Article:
The kids did not know who is doing what, and we would juggle the program some so that it never had the same identical events happening in the same order. It also enabled the teachers to become experienced in areas they had ministered in before.

We made a roster of who had volunteered for each item and the dates,and gave each teacher a copy.

Everyone knew what they would be doing and when. The real success of this teacher's meeting was that the volunteers felt they "owned" their part, they became creative about how they presented it; and the rest of the team on the floor learned new ways of presenting their work from each other.

The synergy that occurred, made the later teacher's meetings more like an auction with furious bidding for the parts! It was fun to watch the enthusiasm that developed among the teachers. I met recently with one couple who worked on my team 25 years ago, and they reminisced on what they called 'the good old days'. Certainly those teachers carried on the format I instituted back in 1980 and found it was still working more than 20 years later!

There is one area that I feel is worth mentioning here; that is the way we divided our age groups.

We found that the Grade school numbers worked well for us. We started with a mix of Grades 1 thru 6, and found it really did not work well, as the lower grades have a different learning style to the higher grades.

We split the Children's Church into two groups, First to Third grade and Fourth to Sixth grade. Some of my teachers were more comfortable working with the smaller kids, others could do better with the bigger ones.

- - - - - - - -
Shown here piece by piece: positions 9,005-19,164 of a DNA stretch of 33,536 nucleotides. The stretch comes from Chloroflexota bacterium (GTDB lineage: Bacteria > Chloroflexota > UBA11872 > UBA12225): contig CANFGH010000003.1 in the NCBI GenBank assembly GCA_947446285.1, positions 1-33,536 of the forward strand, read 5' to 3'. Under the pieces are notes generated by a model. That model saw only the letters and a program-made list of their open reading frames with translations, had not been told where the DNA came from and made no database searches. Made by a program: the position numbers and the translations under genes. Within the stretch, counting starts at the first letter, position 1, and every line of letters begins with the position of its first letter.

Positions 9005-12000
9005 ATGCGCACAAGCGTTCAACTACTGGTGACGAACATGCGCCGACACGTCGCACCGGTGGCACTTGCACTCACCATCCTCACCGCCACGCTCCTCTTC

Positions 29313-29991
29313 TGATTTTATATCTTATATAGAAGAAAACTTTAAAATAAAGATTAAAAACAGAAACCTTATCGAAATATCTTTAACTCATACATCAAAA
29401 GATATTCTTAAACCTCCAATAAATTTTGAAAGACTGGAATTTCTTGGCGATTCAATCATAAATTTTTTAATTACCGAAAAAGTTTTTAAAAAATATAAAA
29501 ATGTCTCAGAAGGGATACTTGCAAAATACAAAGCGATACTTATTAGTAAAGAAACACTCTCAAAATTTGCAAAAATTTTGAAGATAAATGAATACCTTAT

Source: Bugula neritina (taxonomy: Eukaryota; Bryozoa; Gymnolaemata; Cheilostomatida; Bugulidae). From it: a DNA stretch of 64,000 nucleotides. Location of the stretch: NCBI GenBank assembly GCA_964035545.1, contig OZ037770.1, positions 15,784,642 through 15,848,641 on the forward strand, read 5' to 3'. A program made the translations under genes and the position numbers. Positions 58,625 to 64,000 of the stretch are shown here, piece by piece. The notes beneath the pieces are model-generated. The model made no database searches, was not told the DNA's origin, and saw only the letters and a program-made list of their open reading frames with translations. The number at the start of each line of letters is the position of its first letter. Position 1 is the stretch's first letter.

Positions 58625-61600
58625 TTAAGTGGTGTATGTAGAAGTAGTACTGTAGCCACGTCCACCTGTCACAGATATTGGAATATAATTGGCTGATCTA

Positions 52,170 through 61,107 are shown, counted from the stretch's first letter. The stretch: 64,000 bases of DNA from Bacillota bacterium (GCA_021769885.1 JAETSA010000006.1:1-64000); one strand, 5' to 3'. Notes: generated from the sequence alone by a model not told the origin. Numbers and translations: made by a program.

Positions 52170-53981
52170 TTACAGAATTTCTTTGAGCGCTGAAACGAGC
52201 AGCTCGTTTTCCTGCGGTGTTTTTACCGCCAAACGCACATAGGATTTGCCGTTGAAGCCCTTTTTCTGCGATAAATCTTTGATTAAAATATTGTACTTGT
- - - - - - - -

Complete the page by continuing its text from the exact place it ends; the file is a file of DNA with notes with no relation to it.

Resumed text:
Finally we instituted a Pre-School Children's Church.

The set up here was somewhat different, due to the very limited attention span of the pre-schoolers, but it was a great success. While I do not have the time to go into all three learning styles, I must say that play times, and creating two groups of preschoolers were the key to success. We had one group of about 20 attend the Story/Lesson in one room, while the other group had teachers doing songs and object lessons etc. then they all joined together for play and a snack.

Next we swapped the groups, so the lesson teachers had a new group to hear the story, and the other teachers had the second group for their songs and object lessons. The final time was group play until Adult Church came out.

You can access many free Teacher Training ideas at BigContact/FSM  where Jim Cole-Rous' 10 minute audio podcasts are posted.